The first summoning stone was found by the lord of the Fallen Kingdom, Ret-Talus. For a thousand years, Ret-talus used the power of the stone to wreak havoc on the world of Itharia and defeat any army sent to stop him. However, after a millennia, a second stone was found by Dane Lightbringer who also became a summoner and was able to help keep the power of Ret-Talus in check. Over time, more stones were discovered and new summoners created. Rather than rallying together against a common threat, these summoners instead focuses on their own faction and fought among themselves giving rise to the Summoner Wars.
What Is Summoner Wars?
Summoner Wars is an expandable card game for 2 players, ages 9 and up, and takes about 40-60 minutes to play. In this game, players take on the role of summoners in a duel where they summon their army onto the battlefield, cast spells, and move their units into combat in order to defeat their opponent. Summoner Wars: Second Edition Master Set is currently available from most FLGS, online retailers such as Amazon, and directly from the publisher with a suggest retail price of $50. Summoner Wars was designed by Colby Dauch and published by Plaid Hat Games, with illustrations by Martin Abel and Madison Johnson. The first edition was released in 2009. However, the second edition contains new art and features revised and perfected rules which clarify some of the earlier confusion and makes the game a bit easier to play.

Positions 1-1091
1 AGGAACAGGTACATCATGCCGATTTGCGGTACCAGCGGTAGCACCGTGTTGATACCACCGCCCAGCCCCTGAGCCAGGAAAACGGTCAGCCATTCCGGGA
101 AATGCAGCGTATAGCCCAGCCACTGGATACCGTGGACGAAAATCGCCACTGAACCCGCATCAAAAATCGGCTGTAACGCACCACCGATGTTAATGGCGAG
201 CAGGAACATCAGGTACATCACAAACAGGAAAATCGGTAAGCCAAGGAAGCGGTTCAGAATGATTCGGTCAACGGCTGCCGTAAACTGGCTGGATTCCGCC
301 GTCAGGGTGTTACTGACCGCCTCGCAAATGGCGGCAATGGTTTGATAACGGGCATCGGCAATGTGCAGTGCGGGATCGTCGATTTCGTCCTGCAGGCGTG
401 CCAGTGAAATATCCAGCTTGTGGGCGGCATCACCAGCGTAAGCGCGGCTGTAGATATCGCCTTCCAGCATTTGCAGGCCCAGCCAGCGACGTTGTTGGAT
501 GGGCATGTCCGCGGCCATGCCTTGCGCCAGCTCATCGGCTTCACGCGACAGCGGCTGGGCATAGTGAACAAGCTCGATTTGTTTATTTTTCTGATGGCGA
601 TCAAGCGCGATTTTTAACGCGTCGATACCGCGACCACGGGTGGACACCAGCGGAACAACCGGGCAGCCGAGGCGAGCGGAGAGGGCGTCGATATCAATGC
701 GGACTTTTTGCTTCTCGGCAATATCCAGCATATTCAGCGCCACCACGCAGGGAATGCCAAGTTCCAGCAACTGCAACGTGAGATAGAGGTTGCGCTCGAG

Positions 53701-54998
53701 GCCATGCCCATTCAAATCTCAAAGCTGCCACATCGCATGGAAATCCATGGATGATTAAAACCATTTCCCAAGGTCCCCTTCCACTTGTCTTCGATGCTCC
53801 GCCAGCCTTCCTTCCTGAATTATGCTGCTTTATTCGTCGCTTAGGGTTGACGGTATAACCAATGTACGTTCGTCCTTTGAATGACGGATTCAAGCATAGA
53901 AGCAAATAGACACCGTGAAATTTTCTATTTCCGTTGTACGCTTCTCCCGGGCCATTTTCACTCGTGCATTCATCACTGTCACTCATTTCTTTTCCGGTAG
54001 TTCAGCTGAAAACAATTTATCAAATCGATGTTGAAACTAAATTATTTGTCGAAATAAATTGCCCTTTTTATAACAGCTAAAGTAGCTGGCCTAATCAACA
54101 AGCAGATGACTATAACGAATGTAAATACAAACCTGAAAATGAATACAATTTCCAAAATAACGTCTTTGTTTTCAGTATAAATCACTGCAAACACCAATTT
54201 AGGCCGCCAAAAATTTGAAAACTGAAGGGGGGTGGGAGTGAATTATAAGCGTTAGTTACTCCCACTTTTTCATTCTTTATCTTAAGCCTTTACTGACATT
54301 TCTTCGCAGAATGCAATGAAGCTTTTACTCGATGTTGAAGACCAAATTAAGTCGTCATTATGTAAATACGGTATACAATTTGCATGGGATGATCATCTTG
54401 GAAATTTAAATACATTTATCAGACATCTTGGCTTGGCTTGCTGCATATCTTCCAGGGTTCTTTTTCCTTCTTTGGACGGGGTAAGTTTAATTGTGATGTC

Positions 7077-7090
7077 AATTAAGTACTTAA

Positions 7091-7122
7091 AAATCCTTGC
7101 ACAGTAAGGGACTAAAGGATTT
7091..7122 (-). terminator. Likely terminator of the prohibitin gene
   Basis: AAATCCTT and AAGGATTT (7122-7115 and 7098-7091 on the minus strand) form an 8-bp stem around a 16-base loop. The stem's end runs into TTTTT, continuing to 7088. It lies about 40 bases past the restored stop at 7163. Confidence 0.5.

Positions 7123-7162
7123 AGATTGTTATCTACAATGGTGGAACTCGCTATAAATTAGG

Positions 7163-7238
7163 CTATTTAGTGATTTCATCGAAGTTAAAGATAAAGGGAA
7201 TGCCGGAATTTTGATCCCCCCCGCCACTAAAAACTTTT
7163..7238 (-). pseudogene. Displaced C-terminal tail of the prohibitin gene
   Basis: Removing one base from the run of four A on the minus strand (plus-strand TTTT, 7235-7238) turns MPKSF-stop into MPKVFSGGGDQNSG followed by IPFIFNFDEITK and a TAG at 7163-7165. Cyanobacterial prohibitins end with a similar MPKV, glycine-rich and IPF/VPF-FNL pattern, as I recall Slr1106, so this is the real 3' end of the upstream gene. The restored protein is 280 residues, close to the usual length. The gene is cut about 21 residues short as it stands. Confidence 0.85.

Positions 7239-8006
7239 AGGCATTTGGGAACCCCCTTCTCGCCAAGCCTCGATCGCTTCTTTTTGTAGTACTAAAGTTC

Summoner Wars: Second Edition Master Set comes with six different factions. In order to get additional factions, a subscription service is available. Four times a year, two new factions will be released for $29.95 per release with shipping included. This is a great way to add to your collection and get the new factions before they are available for retail sale. You can also subscribe to the online version of Summoner Wars for $2.95 per month which gives you access to all factions.
Summoner Wars Components
Here is what you get in the Summoner Wars: Second Edition Master Set:
- 204 Cards (6 Faction Decks)
- 8 Custom Dice
- 1 Battlefield Game Board
- 36 Tokens
The battlefield for Summoner Wars consists of a 6 x 8 grid of 48 spaces where cards can be positioned. The sides of the gameboard has spaces for each player’s draw and discard piles, a track for magic, and even brief descriptions of the phases which make up a player’s turn.
The eight custom dice feature one or two symbols on each face which include a sword (melee attack), bow and arrow (ranged attack), and a swish (special as defined on a unit’s card). There are swords on five of the sides, bow and arrow on four of the sides, and a swish on only two sides.
There are three types of tokens included in the game. Magic tokens are used to keep track of a player’s magic on the magic track. Damage tokens are placed on cards in play to show the amount of damage they have sustained. Finally, boost tokens are used to represent bonus abilities or features as defined on a card. These often increase a unit’s attack or movement values.
The Summoner Factions
The Summoner Wars Second Edition Master Set comes with six complete factions which ready to play right out of the box. Each faction consists of a summoner, 3 champions, 4 different commons units (4-5 copies of each), 1 epic event (2 copies), and 3 standard events (2 copies each). Here is a look at the factions.